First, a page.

A trio of patents still stands between Viatris and the launch of its Symbicort generic, but the company could be absolved of treading on AstraZeneca’s intellectual property, a U.S. appeals court ruled this month. The opinion marks the latest move in a three-year patent kerfuffle over AZ’s nearly $3 billion asthma and chronic obstructive pulmonary disease (COPD) med.
The U.S. Court of Appeals for the Federal Circuit has vacated a judgement of infringement against Viatris and its partner Kindeva Drug Delivery after it determined that a federal court in West Virginia misinterpreted part of Symbicort’s patents. At the same time, the appeals court upheld the lower court’s decision not to invalidate the three AZ patents in question, effectively upholding the IP barrier against Viatris’ copycat.
The court documents list the defendants as Kindeva and Mylan. Mylan last year merged with Pfizer’s Upjohn unit to create new company Viatris.
The case stems back to 2018, when AstraZeneca sued Mylan for allegedly stepping on several Symbicort patents with its application for a generic version of the British drugmaker’s blockbuster inhaler. Mylan, for its part, sought to show that claims in three of the patents were invalid. In March, the U.S. District Court for the Northern District of West Virginia ruled in AstraZeneca’s favor, upholding the validity of its patents.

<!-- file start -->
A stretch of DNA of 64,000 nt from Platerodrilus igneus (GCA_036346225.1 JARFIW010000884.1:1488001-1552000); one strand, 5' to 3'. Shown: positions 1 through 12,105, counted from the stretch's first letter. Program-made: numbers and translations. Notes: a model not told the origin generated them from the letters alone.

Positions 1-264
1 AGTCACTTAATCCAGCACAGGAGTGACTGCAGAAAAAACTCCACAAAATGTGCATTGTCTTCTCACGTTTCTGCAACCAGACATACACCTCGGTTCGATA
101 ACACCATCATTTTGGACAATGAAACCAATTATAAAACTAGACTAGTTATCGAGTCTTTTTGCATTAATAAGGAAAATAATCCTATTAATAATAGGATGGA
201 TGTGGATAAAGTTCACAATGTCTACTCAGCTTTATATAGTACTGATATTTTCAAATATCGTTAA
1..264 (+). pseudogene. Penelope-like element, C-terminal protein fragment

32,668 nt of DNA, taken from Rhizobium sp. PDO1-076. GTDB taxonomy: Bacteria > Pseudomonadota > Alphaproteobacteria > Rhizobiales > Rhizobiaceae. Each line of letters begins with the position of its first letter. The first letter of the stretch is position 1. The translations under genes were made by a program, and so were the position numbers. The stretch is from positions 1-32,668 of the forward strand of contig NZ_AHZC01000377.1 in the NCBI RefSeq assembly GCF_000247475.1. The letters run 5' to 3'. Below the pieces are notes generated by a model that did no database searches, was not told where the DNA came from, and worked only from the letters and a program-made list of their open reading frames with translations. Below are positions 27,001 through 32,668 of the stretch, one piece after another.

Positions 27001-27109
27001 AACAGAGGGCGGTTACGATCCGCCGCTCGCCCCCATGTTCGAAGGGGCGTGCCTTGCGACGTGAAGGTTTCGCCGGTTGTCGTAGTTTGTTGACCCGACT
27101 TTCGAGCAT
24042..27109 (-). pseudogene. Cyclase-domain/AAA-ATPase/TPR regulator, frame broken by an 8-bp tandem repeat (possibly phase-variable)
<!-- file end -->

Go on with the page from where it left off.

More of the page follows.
Now, it’s up to the district court to determine whether Mylan did in fact infringe, U.S. circuit judges Kara Stoll and Todd Hughes said in a court filing last week.
The disagreement hinges on small amounts of an excipient used to make the drug. The patented version of Symbicort must include 0.001% of the ingredient. AstraZeneca has argued that figure covers a range from 0.0005% to 0.0014%, while Viatris and Kindeva contend that the patent calls for greater specificity.
Patent feud aside, AstraZeneca’s asthma and COPD inhaler has continued on its blockbuster track. The drug generated $2.72 billion in 2020, up 9% from the previous year. AstraZeneca charted those gains in part thanks to the launch of its own, unbranded version of the drug in the U.S. in January 2020. Meanwhile, Symbicort pulled in $676 million in 2021’s third quarter and has so far garnered about $2.04 billion for the year, AZ reported last month.
Viatris and Kindeva, for their parts, earlier this year scored tentative FDA approval for what would be the first-ever Symbicort generic. Still, the launch of the inhaled treatment would require the partners to surmount AZ’s intellectual property barrier.
Viatris hasn’t included revenues from generic Symbicort in its 2021 guidance. Once the product does debut, Kindeva will support the launch using commercial filling and packaging lines at its plant in Northridge, California.